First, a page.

SpaceX to deorbit 100 Starlink satellites with unidentified defect


SpaceX announced today that it will retire around 100 Starlink satellites early after identifying a flaw that could worry them later. Don’t expect a fiery light show, and if you use Starlink, your service shouldn’t be affected.

The announcement explains that “the Starlink team identified a common problem” in this subset of first-generation communications satellites that could “increase the probability of failure.”

I’ve asked the company for more details and will update this post if I hear back, but based on the description and context, it seems likely that the “failure” in question would mean a loss control. Seventeen Starlink satellites are “currently unmaneuverable,” but SpaceX did not specify whether this was due to the same problem as the deorbit of all 100.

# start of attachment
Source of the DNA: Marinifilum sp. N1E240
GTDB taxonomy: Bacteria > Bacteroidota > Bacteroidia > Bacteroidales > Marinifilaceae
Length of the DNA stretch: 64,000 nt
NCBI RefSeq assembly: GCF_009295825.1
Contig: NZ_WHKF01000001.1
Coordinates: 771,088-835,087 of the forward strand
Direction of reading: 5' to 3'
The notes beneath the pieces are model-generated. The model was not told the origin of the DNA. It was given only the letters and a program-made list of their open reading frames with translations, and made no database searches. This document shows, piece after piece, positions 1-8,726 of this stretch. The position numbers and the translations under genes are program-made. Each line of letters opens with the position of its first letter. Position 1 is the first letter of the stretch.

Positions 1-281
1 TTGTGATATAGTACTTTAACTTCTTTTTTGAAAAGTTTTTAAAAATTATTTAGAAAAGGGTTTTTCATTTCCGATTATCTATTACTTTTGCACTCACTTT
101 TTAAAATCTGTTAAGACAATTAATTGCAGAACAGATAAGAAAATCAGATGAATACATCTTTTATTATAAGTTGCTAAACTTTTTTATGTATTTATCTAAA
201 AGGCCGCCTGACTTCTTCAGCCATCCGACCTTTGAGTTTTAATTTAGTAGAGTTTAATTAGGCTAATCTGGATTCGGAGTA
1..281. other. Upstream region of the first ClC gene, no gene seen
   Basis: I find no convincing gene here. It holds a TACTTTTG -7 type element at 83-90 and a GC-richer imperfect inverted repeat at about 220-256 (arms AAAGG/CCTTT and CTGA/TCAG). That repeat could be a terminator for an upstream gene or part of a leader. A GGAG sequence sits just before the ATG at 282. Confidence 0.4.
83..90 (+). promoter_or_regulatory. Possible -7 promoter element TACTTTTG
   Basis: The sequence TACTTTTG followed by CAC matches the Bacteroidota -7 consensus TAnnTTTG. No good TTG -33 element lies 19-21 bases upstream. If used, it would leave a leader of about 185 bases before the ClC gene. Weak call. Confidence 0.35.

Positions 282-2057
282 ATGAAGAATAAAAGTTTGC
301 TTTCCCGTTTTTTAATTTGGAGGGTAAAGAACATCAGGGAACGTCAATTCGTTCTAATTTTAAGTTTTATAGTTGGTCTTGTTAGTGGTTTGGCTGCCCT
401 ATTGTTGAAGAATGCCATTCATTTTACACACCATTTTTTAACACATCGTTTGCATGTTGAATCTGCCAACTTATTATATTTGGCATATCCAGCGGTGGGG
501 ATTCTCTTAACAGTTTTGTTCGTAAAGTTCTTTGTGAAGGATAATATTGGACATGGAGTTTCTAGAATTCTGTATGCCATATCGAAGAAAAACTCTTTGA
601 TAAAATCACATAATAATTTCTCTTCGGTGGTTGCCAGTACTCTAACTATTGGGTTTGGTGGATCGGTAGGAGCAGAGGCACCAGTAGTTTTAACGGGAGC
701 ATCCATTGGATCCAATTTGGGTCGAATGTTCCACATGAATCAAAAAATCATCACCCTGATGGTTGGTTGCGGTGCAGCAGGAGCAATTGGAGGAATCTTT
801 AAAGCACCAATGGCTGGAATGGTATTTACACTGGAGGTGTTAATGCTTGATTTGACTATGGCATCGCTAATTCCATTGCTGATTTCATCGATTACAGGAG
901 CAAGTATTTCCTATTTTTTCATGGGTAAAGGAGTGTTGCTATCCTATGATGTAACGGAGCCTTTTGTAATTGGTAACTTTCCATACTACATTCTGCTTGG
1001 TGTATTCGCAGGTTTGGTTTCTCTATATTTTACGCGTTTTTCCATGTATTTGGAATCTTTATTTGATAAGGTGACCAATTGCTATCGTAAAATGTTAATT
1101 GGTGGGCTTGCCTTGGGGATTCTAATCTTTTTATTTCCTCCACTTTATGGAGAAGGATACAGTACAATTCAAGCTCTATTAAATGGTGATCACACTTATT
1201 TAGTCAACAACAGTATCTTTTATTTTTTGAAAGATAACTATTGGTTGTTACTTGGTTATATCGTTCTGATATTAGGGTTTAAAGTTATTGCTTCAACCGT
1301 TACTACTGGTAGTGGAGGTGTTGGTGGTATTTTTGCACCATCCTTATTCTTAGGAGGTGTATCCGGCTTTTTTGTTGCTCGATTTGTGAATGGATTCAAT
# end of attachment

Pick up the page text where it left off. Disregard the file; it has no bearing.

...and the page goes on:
Unpowered satellites are more or less just debris, although in a low orbit like this they will burn up in a few years rather than a few hundred. One of the criticisms leveled at mega-constellations like Starlink is their potential to contribute to the space debris problem, and SpaceX doesn’t want to be the one people blame when the sky is filled with broken satellites.

This explains why, with these satellites functioning perfectly despite their age, SpaceX decided to initiate controlled descents to take them out of their orbit.

The descents will be triggered “in the coming weeks and months”, but these satellites are not capable of large movements, so it is more of a downward push. The deorbit process will actually take about six months, during which they will also “assume maneuvering responsibility for any high-risk conjunctions”, meaning that if they cross paths with other satellites, Starlink’s will politely move out of the way. .

They will fall one by one, not all together, so don’t bother looking at the sky.

Starlink users need not fear, however, as there are still thousands of working satellites up there. Nearly 6,000 have been launched to date, and 406 have been de-orbited, and others may not be operational, but they are more than enough to serve customers.


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